Welcome to Insights and Implications!

In previous newsletters, we covered the topic of Understanding vs. Doing. Because this continues to create questions, we wanted to revisit it. Read on for more insights.

All of us at Insight Principles


Understanding vs. Doing

We often hear the following dialogue in our individual and group programs:

Insight Principles: Your mind has a built-in design for success. Your mind works only one way, crafting the reality you experience from the inside-out.

Participant: Ok. But how do I do that?

Insight Principles: There is nothing to do. Your mind already works this way.

Participant: Yeah, but what am I supposed to do?

Looking for something to do is natural. Business people are “do-ers”. And most leadership and business books are filled with things to do, techniques to use, new habits to apply.

People think they need something to do in order to understand – that doing creates understanding. Insight Principles points in a different direction. We want you to understand how your mind works because when you get it, when the lightbulb turns on, you will naturally know what to do. When you understand, you do differently.

The understanding we are referring to is an insightful understanding, not intellectual. You can be familiar with ideas, information, and concepts and factually know what they mean without understanding them insightfully.

My husband and I built our own house. I was a novice carpenter and would mistakenly strip the heads of screws because I would spin the drill bit in the wrong direction in my attempt to unscrew them. I did not understand there was a simple rule – righty tighty, lefty loosey. Once I understood the rule, I knew what to do. Could I have learned the same lesson through trial and error – in other words by doing something the wrong way until I got it right? Sure. Eventually though I would have to understand something new. Understanding happens and then I know what to do.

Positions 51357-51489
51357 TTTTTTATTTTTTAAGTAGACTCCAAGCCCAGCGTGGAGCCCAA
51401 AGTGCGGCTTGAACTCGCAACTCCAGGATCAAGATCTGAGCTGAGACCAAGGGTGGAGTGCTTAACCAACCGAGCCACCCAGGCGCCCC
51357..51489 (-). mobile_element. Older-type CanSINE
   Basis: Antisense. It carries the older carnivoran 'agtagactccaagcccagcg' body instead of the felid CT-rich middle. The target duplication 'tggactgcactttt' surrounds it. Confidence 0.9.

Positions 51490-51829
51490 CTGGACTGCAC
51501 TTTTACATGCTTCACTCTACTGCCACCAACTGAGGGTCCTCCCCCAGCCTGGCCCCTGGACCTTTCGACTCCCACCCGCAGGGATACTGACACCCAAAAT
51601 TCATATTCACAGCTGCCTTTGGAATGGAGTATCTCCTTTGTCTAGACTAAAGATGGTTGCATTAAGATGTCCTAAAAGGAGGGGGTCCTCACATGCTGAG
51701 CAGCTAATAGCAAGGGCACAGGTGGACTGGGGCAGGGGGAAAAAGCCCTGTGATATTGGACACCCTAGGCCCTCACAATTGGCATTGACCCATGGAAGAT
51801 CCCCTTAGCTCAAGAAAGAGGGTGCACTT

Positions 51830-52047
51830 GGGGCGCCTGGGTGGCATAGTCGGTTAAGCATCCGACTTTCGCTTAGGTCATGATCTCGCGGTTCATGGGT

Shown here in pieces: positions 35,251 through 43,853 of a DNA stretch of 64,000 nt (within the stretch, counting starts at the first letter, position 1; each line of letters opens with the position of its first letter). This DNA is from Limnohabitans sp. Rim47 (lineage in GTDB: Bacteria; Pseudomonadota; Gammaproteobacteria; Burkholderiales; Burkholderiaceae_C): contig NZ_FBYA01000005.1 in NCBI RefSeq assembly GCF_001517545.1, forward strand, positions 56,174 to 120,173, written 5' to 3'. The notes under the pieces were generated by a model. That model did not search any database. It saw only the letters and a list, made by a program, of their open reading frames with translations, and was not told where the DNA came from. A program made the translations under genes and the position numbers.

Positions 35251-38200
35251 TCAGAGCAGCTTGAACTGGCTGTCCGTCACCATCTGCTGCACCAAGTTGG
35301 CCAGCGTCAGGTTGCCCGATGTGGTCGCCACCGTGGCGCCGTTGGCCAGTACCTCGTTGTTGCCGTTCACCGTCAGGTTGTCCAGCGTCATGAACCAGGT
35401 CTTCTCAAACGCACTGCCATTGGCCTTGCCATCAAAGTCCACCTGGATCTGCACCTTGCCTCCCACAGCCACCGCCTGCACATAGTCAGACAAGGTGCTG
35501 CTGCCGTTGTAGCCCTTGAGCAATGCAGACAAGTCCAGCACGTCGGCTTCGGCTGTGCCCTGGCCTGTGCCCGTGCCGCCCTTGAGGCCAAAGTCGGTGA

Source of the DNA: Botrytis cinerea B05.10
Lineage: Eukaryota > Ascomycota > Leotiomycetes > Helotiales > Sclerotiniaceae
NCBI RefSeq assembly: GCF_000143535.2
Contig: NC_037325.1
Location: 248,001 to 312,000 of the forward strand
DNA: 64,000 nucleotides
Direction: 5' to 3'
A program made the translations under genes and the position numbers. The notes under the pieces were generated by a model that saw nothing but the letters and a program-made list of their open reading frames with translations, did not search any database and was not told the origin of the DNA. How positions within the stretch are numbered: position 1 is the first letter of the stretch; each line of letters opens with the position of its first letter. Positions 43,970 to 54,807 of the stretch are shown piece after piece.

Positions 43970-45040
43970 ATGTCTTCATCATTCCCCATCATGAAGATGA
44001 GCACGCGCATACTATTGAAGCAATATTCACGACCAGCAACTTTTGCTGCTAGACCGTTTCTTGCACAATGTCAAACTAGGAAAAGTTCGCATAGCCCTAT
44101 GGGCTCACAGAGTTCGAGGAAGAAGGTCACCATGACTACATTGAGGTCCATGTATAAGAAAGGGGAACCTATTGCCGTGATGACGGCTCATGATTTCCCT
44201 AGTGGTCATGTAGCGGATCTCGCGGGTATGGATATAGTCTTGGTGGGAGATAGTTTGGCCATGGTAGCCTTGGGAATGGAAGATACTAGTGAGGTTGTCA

Even before learning about your mind, you likely had many moments of recognizing that you are a thinker. You knew that at times you were driving yourself crazy with your own thinking and you tried to distract yourself or put something out of your mind in order to feel better. But those moments of recognizing the role of thought in life were fleeting if they even registered all.

You’ve been stuck on a problem and have known to walk away. At a later time, maybe while mowing the lawn or washing the dishes, a solution appeared “out of nowhere.” You can tell stories about the brilliance of your mind but without understanding, you may not develop confidence in this capacity.

When you understand at the level of an insight—that your mind works only one way and is designed to function effectively, your system naturally heads back towards balance. All the brilliant, natural functions, and associated capacities that account for you being at your best, come back online. You don’t do this.

The invisible power of understanding how your mind works frees you from having to change your thinking purposefully or by effort. If, in a moment of reactivity, you remember that you are a thinker who is living an inside-out experience, you will settle and your thoughts will clear. You will remember that you are feeling your thinking in the moment. There is no one to blame, it’s just how the mind works.

Of course there are things to do. You might shut up, you might decide to ignore another’s comment or action, you might decide to give no attention to the thoughts crossing your mind, you might physically move your body, you might find just the right thing to say. The list of “doings” is endless. When “doing” is preceded by understanding, the “doing” tends to work out.

Bottom line, the cards are stacked in your favor. As soon as you see this and your head clears, you will have a presence of mind, perspective, and the insights that you need to move forward—you will know what to do. Promise.

Sandy Krot